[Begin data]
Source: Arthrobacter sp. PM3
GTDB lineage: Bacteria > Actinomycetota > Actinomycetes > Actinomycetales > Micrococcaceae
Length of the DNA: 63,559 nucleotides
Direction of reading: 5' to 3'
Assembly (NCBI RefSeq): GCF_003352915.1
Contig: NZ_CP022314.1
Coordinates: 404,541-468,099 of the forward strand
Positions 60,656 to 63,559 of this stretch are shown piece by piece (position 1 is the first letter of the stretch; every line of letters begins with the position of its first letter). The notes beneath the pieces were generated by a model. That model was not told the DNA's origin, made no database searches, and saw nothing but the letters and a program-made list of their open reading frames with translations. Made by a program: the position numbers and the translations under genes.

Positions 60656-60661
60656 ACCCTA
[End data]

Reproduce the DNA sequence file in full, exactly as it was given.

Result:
Source: Arthrobacter sp. PM3
GTDB lineage: Bacteria > Actinomycetota > Actinomycetes > Actinomycetales > Micrococcaceae
Length of the DNA: 63,559 nucleotides
Direction of reading: 5' to 3'
Assembly (NCBI RefSeq): GCF_003352915.1
Contig: NZ_CP022314.1
Coordinates: 404,541-468,099 of the forward strand
Positions 60,656 to 63,559 of this stretch are shown piece by piece (position 1 is the first letter of the stretch; every line of letters begins with the position of its first letter). The notes beneath the pieces were generated by a model. That model was not told the DNA's origin, made no database searches, and saw nothing but the letters and a program-made list of their open reading frames with translations. Made by a program: the position numbers and the translations under genes.

Positions 60656-60661
60656 ACCCTA